Of course, I still have bad days, weeks, even months. Days where all I feel is emptiness and the thought of being happy is never going to happen, but I’m definitely stronger than I was a few years ago and I’ll be even stronger in the years to come. I’m not letting my illnesses win this battle. If you don’t have a mental illness, it’s hard to understand them and you may think it’s easier to leave that person in the dust instead of just being there but it’s not. All that person needs is for you to be there, talk to them, listen to them and love them. I’ve lost a lot of important people in my life because of my illnesses, some I thought would be in my life forever and I only have one thing to say to those people, thank you for leaving because you’ve shown me that I didn’t need you to be strong and you’ve also shown me the people that were willing to stay in my life despite what was going on. To the people who have stayed during my bad days, thank you. I am so lucky to have the friends and family I have, the ones who pick me up when I’m down and support me with everything I do.  I wouldn’t be here or the person I am today if it wasn’t for all of you. You’re never alone in your journey, life isn’t easy but it’s worth living.


Worth Living Ambassador Taylor Bickerton

My name is Taylor Bickerton, I am nineteen years old and I am attending Seneca
College-Markham Campus for their three-year Business-Administration Marketing advanced
diploma program. I am strongly passionate about mental health and I strive to raise awareness
about the importance of it. I believe mental illnesses should not be stigmatized and pushed to
the side. This is why I decided that it was important and crucial to me to get involved with
Worth Living.

Four Goals to Help Achieve Success in a New School

My school journey has been a roller coaster ride, with many ups and downs. I performed
well in high school and pushed myself to achieve high marks, as well as being involved in
several clubs, committees, and taking the time to volunteer and attend events in communities:
locally, nationally, and even on a global scale. I did this while knowing that I was living with
anxiety and depression.

Things took a turn when I went off to Carleton University for their Global and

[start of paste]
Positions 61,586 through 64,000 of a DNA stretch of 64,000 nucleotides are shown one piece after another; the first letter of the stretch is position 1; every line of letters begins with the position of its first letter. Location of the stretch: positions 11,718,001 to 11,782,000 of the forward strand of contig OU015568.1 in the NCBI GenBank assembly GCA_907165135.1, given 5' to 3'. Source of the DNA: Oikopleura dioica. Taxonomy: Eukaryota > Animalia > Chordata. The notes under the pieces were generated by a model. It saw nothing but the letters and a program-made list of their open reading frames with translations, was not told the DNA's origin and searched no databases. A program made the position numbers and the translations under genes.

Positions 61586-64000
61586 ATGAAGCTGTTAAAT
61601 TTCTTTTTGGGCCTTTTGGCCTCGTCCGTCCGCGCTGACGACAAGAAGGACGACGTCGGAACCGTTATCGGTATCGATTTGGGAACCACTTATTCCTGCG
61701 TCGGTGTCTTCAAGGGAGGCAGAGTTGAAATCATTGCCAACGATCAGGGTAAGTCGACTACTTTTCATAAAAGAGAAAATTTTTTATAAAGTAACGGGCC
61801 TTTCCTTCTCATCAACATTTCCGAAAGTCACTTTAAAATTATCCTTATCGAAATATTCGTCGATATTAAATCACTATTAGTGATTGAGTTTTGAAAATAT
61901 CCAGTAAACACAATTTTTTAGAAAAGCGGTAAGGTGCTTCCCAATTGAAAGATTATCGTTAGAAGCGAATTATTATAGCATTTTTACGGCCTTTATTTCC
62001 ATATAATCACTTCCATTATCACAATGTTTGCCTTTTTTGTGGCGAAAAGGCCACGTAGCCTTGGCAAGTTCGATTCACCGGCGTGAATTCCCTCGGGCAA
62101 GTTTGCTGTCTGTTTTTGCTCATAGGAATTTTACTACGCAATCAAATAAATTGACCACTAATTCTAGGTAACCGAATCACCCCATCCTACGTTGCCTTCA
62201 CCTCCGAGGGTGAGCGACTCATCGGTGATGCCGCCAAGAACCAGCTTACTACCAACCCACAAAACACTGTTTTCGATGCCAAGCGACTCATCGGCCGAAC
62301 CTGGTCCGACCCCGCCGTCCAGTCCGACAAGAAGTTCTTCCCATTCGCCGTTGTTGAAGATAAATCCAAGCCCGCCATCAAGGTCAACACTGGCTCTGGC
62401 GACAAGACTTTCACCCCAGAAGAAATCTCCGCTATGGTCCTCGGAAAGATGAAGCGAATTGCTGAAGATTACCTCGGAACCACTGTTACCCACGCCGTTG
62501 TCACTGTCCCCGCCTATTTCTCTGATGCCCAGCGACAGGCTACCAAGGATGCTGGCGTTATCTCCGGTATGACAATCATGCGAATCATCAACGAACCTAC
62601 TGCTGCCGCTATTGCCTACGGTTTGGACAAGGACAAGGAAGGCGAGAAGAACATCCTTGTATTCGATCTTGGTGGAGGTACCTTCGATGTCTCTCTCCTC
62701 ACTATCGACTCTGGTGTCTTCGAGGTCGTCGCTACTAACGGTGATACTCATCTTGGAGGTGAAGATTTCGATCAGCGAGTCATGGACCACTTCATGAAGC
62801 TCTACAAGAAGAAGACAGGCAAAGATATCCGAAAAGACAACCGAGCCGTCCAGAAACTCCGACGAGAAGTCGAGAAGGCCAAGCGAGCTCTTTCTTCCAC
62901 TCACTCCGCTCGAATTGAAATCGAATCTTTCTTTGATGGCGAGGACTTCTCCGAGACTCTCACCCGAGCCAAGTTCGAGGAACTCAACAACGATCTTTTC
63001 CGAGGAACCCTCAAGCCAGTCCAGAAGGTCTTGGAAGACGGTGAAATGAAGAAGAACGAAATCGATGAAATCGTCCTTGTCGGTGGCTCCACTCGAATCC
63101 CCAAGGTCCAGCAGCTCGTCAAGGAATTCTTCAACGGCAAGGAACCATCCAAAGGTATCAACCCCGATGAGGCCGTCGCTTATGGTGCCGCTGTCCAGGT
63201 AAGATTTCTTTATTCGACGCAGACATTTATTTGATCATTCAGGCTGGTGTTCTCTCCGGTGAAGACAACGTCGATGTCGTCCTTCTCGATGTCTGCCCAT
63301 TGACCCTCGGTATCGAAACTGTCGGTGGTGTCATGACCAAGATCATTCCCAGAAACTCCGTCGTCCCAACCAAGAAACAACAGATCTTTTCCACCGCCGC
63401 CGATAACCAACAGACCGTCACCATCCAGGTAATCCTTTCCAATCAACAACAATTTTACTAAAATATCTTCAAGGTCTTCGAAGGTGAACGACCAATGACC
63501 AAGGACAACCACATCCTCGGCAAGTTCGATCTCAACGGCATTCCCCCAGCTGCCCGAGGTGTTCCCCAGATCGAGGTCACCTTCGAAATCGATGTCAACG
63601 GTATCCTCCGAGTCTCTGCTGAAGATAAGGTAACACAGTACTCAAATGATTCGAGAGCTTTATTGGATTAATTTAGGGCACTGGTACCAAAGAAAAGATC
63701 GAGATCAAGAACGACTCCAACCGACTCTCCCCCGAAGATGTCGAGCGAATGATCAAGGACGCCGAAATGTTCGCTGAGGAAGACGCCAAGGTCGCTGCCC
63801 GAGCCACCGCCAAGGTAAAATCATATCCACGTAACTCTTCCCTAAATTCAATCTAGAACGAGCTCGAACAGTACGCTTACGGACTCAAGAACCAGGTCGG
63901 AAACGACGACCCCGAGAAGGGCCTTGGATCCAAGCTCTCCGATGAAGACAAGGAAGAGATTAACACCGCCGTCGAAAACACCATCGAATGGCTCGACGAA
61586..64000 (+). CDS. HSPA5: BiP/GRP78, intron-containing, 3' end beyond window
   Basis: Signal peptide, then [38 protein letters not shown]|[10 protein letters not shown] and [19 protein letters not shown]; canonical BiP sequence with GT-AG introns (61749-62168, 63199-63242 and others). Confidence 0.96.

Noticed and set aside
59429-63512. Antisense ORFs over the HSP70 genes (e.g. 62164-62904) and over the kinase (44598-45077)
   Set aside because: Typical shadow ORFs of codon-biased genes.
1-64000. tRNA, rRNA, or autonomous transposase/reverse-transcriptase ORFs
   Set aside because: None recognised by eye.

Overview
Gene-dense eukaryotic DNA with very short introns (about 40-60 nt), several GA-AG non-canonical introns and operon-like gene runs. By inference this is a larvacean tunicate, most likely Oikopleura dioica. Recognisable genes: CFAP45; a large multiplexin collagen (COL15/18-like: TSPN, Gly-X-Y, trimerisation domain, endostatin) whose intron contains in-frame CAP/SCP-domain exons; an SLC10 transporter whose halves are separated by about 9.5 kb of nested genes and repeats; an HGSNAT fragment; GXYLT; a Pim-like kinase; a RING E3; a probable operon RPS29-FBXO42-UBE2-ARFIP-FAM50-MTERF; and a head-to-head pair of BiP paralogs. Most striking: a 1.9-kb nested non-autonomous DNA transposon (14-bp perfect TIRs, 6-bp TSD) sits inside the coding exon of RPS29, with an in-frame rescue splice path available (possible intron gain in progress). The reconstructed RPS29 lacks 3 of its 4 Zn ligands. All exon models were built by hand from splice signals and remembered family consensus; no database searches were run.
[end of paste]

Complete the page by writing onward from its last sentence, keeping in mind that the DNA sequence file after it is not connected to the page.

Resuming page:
International Studies program in September 2017. It was a completely new environment. I did
not know anyone and my immediate family lives back in Nova Scotia. Yes, I made friends and I
met my boyfriend there. However, there as a lot of negatives: bad residence experience, not
enjoying my program, worrying all the time, not getting the grades I wanted, and burning
myself out completely. I attempted to go back, but in a different program in September 2018. I
could not survive one day of class and stepping foot onto campus made me uncomfortable. I
was out of school for a few months, worked full time and am started back up this month on
January 7th.

Going to a new school is a huge change for me. I decided to set four goals for myself to help
keep myself on track and to be as mentally well as I can.

1. Prepare, Prepare, Prepare
Something that I have adjusted to doing before heading to work the next morning is
laying out everything that I need. I make sure my clothes are washed, my outfit is laid
out, I make my lunch and put my snack in my bag, make sure my electronic devices are
charged, and more. This way I can go to bed with a clear mind knowing that the most
important things I need to do are complete. I plan on continuing this with going to
school full time and in my workplace, part time.

2. Use a Daily Planner
My brain runs 24 hours a day, seven days a week. It is always thinking,
thinking, and worrying constantly. It is beneficial for me to not keep things bottled up
and to make my mind clear. Having a planner and using it religiously will help keep my
anxiety at peace and will significantly increase my time management skills. I also have a
desk calendar and a calendar for my basement apartment kitchen.

3. Healthy Eating = Happy Belly + Mind
Healthy eating is something I could definitely improve on, especially while going to
school full time. The temptation of getting fast food or making ramen noodles is there,
and I know it always will be. However, while I was in university, even with an all access
meal plan, I should have eaten much better. I was not putting enough nutrition and
calories in my body. I know now that it had a negative effect on my academic
performance. I have to remind myself to eat properly every single day, especially since I
am taking Zoloft. A goal of mine is to meal prep and to plan out my breakfast, lunches,
and suppers. I am hoping that with these changes, that I will in fact have a happy belly
and mind.

4. Use Campus Resources to My Fullest Potential
It took me a long time to reach out for help while attending Carleton. It was not until
December 2017, that I visited the Paul Menton Centre for Students with Disabilities. I
completed an assessment for my mental health, and started going to counselling. I am
now not afraid of asking for help and support when needed. I know that Seneca is very
accommodating and inclusive. It is a goal of mine to reach out and visit their counselling
services. However, there are plenty more resources that are beneficial and would make